Another day, another massive decline in the stock market. Despite an emergency stimulus plan from the Federal Reserve announced over the weekend, markets opened much lower than futures trading this morning indicated. Just an hour into the session, the Dow Jones Industrial Average saw a nearly 10% drop in value, with the S&P 500 dropping more than 8% and the Nasdaq dropping about 6%.
That heavy selloff triggered a 15-minute pause on trading, with the markets reopening at 9:45am ET. For a Level 1 pause to be triggered, the S&P 500 has to see a 7% drop from the previous trading day’s close. Additional circuit breaker levels exist if the markets decline by higher percentages. These circuit breakers were put in place by the Securities and Exchange Commission, and are standardized across major U.S. exchanges since 2012.
This is the third time that so-called circuit breakers (trading curbs) have tripped in the last few days. We had a Level 1 circuit breaker trip on March 9 and another one on March 12 as markets recoiled from growing concerns over the global outbreak of coronavirus. While markets have also had their up days — this past Friday the Dow surged more than 5% — the persistent expansion of restrictions on consumers and travel continues to ripple through the markets.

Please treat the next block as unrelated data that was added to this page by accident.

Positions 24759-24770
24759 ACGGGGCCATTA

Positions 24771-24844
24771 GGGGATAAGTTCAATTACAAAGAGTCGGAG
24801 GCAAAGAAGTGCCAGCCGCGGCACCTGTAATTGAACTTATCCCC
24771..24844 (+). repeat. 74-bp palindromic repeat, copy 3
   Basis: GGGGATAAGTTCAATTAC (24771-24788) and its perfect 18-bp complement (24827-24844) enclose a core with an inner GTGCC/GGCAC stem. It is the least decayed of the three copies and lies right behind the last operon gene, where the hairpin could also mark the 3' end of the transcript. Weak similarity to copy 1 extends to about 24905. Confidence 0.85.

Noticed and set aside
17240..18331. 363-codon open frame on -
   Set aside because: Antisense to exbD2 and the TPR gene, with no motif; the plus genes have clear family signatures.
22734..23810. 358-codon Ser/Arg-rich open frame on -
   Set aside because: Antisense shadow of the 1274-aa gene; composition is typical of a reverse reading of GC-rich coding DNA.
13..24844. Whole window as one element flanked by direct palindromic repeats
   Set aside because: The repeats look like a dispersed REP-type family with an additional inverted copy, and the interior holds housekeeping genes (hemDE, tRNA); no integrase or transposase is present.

Circuit breaker trips are more common on individual stocks (where similar rules apply), but market-wide trading halts are relatively rare. Three in just a matter of a bit more than a week is unprecedented in the history of the U.S. markets, barring the exception of the 9/11 terrorist attacks, in which the New York Stock Exchange and other markets were closed for roughly a week.